Concealed-carry laws aid the law-abiding and help limit...


September 03, 2001

Concealed-carry laws aid the law-abiding and help limit crime

The concerns raised in The Sun's article about allowing Michigan citizens to carry concealed handguns are misplaced ("New concealed handgun law ignites passions in Michigan," Aug. 26).

Thirty-two additional states (not the "about 20" mentioned in the article) allow law-abiding citizens to carry concealed handguns once they pass a criminal background check, meet an age requirement and pay their fee. About half the states require some type of training.

No state has rescinded such a law, and for good reason: Permit holders are extremely law-abiding, losing permits at a rate of tenths or hundreths of 1 percent.

The article also exaggerated opposition to the law in Michigan. While claiming, for instance, that "more than a dozen county prosecutors have resigned from their county's three-person gun licensing boards," the article fails to note that there are 83 counties in the state.

And, in asserting that term-limited lawmakers who passed the bill "were unconcerned about voter backlash," the article didn't mention that the majority of state legislators will be eligible for re-election in 2002.

Concerned Marylanders can look at Pennsylvania, Virginia and West Virginia, which have similar laws to Michigan's.

Interestingly, Maryland's violent crime rate is almost double Pennsylvania's, 2.4 times higher than Virginia's and 3.2 times West Virginia's.

Only neighboring Delaware, without such a concealed carry law, has a similar violent crime rate.

John R. Lott Jr.

New Haven, Conn.

The writer is a senior research scholar at Yale University's School of Law.

At least we can still read of states where freedom rules

I enjoyed reading Alec MacGillis' article on Michigan's new concealed-carry law ("New concealed handgun law ignites passions in Michigan," Aug. 26).

Having moved here from Pennsylvania five years ago, I'm still appalled at the exorbitant taxes coupled with the lack of personal freedoms in Maryland. But thanks to The Sun we can still read about the liberties afforded to the citizens of most other states.

Thank God the Lord and Democrats in Annapolis haven't abridged our right to know, at least not yet.

David B. Kobus

Lexington Park

Insulting names, mascots show Indians no respect

Here's a message to the writer of the column "Forget about team names; fight for Indians' quality of life"(Opinion

Commentary, Aug 23): American Indians get to decide for themselves what's an honor and what's an insult.

Most American Indians do not want the "honor" of being the mascot of a school, sports team or corporation. The fact that there are serious problems in the American Indian community does not make the use of mascots less of an insult.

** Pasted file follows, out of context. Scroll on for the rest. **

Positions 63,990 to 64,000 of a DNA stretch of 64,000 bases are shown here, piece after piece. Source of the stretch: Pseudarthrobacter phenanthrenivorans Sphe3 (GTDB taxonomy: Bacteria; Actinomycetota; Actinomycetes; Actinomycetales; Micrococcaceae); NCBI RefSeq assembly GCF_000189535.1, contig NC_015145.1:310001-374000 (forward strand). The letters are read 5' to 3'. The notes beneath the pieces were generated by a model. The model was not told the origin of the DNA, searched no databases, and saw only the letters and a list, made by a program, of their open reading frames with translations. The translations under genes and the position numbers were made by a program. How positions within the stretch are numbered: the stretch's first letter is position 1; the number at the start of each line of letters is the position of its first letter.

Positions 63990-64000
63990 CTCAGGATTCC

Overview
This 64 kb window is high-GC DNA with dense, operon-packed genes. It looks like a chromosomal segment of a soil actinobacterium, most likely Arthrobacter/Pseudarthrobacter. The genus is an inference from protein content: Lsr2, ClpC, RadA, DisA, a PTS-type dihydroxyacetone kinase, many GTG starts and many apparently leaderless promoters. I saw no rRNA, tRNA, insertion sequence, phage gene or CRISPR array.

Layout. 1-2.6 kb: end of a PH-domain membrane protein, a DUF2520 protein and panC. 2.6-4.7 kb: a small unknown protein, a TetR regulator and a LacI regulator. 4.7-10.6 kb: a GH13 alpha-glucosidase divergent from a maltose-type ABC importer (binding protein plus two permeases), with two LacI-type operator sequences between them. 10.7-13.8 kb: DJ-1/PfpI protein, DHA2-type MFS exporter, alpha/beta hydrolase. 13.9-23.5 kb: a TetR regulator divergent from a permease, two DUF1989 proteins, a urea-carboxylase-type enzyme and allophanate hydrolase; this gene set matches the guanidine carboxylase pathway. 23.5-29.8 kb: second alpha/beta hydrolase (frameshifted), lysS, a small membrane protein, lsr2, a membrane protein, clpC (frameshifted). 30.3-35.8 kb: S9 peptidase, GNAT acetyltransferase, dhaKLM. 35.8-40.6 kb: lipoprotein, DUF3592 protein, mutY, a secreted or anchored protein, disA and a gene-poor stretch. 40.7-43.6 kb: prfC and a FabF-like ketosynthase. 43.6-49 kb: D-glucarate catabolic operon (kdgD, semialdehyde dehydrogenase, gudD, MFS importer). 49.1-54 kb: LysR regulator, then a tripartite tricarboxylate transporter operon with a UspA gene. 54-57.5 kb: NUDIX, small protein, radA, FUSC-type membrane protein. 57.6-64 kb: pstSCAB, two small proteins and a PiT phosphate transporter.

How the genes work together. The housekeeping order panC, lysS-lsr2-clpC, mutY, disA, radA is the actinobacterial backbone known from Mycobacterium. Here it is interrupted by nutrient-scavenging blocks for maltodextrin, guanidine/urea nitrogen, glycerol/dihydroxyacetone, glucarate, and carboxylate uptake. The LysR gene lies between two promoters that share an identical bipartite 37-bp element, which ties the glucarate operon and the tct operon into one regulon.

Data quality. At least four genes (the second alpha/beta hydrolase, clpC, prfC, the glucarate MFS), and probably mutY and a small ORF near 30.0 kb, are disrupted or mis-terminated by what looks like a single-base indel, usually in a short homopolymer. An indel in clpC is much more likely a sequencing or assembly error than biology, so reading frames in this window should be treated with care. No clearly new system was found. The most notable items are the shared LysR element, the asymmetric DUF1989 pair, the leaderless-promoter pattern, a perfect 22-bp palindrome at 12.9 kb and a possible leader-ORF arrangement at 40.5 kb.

Mr. Beckenstein says "Redskins" is not a derogatory term. My dictionary and a half-dozen others disagree.

It's a sad commentary when players need to call themselves "Redskins," in the words of Mr. Beckenstein, "to make them feel good about themselves and project a favorable image to the fans."

If they want to feel good about themselves, let them use an insulting name for their own race or religion.

Gerald Pressman

Falls Church, Va.

The writer is the director of the nonprofit group Find Another Name.

Can Myron Beckenstein cite a source for the assertion that, "Even Redskins, while slang, is not a derogatory term"?

There are slurs for every ethnic group, especially minorities. If "redskin" is just slang, what does Mr. Beckenstein think is the pejorative for an American Indian?

And can you imagine a comparable "Washington Darkies" emblazoned across the nation's capital on caps, jackets, T-shirts and bumper stickers?

Thomas H. Hartman


Banning Indian names is political correctness run wild

The decision by the Montgomery County Board of Education to ban American Indian names for school teams is just another example of political correctness ("Schools prohibit Indian themes," Aug. 29). How ridiculous is this going to get?

My great-grandmother was a full-blooded Cherokee. I'm very proud of that heritage, but I don't find Indian names offensive in the least. I think people who do are very insecure.

I have a suggestion for all of those people: Get over it. Grow up.

Concentrate on the issues that really matter, such as freedom of speech.

Raymond Teal


I have just one question for members of the Montgomery County School Board.

How many of you will be giving up your tickets to Washington Redskins games, or at least throwing away mugs, towels or many other items with the Redskins logo on them?

Rob Mandelberg

Owings Mills

I guess "Hail to the Chief" is out, according to the Montgomery County School Board.

Tom Dreisch

Hunt Valley

Editorial on books omits local treasure

The Sun's editorial "Bring on the books" (Aug. 29) left off the most important book to come out of Baltimore in decades: The Corner, by David Simon.

Bob Brown


Council chamber is no place for selfish boxing promoter

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